Four Treasures of the Study (文房四宝 wén fáng sì bǎo) is an expression used to refer to the ink brush, inkstick, paper and inkstone used in Chinese calligraphy and painting. The name stems from the time of the Southern and Northern Dynasties (420-589 AD). Brushes and ink are two of the legendary “Four Treasures of the Study” tools of Chinese calligraphers, painters and poets over thousands of years. The other vital elements of culture are the rice paper (zhi), and the inkstone (yan) for grinding the solidified inksticks.
The traditional brush (bi) can be traced back to the neolithic age, but
became recognized during the Warring States Period, in 476 to 221 BC.
It was improved by Meng Tian, a general of the Qin Dynasty, in 221 to
206 BC. Brushes are made of animal hair, usually attached to a bamboo
stick. Various kinds of animal hair were once used, like goat, ox,
rabbit, sheep, marten, badger, deer, wolf, each having certain
properties. They can be categorized by their size: large, medium and
small; and also by the strength: soft (usually taken from goat), medium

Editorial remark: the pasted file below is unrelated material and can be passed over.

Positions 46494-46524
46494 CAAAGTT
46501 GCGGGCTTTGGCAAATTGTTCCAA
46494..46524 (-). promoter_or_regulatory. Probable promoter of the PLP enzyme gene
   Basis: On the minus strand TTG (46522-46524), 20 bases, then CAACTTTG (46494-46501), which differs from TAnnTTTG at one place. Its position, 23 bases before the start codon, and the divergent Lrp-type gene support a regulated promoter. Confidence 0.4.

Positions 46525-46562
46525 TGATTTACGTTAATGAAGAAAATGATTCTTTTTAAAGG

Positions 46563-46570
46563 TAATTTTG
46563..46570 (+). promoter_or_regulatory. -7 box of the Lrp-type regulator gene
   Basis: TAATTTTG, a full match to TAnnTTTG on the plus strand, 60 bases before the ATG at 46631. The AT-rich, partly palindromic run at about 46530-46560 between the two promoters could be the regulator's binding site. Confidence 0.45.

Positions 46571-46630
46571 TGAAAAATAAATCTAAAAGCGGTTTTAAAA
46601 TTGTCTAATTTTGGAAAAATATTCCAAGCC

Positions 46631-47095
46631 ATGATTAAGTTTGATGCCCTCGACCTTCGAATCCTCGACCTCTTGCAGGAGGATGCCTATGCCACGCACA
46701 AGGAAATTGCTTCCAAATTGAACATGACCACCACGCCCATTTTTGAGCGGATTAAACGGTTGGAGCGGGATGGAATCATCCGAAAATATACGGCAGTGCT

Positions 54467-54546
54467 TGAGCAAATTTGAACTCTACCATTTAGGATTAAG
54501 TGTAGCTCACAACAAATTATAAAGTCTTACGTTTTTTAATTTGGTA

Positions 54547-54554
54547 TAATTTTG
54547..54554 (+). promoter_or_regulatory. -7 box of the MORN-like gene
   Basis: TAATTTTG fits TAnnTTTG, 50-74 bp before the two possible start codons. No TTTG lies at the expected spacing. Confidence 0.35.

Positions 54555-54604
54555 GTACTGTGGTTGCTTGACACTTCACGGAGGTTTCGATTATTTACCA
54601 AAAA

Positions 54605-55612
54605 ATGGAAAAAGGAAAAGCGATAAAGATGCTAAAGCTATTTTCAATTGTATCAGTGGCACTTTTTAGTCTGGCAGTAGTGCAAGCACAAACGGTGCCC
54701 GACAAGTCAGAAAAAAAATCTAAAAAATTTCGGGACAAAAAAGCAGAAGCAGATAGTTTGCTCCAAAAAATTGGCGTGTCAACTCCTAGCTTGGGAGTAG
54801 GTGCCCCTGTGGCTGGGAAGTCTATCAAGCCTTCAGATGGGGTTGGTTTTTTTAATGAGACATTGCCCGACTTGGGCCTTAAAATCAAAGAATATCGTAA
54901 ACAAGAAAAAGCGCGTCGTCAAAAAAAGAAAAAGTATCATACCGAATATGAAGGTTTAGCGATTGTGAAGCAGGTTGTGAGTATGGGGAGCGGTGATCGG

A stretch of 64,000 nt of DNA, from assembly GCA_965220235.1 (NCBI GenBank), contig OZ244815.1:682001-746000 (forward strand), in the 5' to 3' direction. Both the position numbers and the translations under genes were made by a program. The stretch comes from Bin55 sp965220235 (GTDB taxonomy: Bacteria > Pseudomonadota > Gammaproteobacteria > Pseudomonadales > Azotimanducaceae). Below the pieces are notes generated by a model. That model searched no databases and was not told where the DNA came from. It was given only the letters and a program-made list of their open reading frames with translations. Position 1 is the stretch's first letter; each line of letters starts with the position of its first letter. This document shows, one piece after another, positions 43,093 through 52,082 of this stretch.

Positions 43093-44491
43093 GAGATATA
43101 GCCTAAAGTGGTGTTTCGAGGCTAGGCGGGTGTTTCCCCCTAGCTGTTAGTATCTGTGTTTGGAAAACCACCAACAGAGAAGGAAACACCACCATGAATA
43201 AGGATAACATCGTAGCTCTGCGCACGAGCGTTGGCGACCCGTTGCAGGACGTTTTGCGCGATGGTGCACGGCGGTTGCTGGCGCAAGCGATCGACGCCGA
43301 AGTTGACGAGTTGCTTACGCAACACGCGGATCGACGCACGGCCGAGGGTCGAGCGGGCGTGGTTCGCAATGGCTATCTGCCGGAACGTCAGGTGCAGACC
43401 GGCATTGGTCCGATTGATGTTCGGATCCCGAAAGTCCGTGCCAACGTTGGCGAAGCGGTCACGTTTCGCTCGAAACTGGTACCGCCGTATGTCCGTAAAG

(taken from rabbit, or a mixture of goat and weasel hair) and hard or
stiff (taken from weasel tail). Hair of different animals can be
combined to create different textures.
The ink (mo) is commonly made by burning pine or another wood in an earthenware container, mixing dense ash with glue, and compressing it into an ink stick, or another form. An unusual antique piece of ink is shaped like a ruyi, a scepter tribute offering, that conveys wishes for happiness and good fortune. After shaping, it takes about two years for the ink to dry, in a totally dry and dark environment.
Paper is usually made from parts of the rice plant, like rice straw or rice flour. The paper in the old days is very thin and light. Thus it can adsorb ink easily.
is literally a stone mortar for the grinding and containment of ink.
Traditional Chinese ink is usually solidified into sticks for easier
transport and preservation. Water is usually kept in a ceramic
container and sprinkled on the inkstone, which has a generally flat
surface. The inkstick would be ground with the flat surface of the
inkstone. By mixing ink with different amounts of water, the
calligrapher or artist can create different densities and innumerable
shades of black and gray.
Gallery of the Four Treasures from the Palace Museum (Forbidden City) in Beijing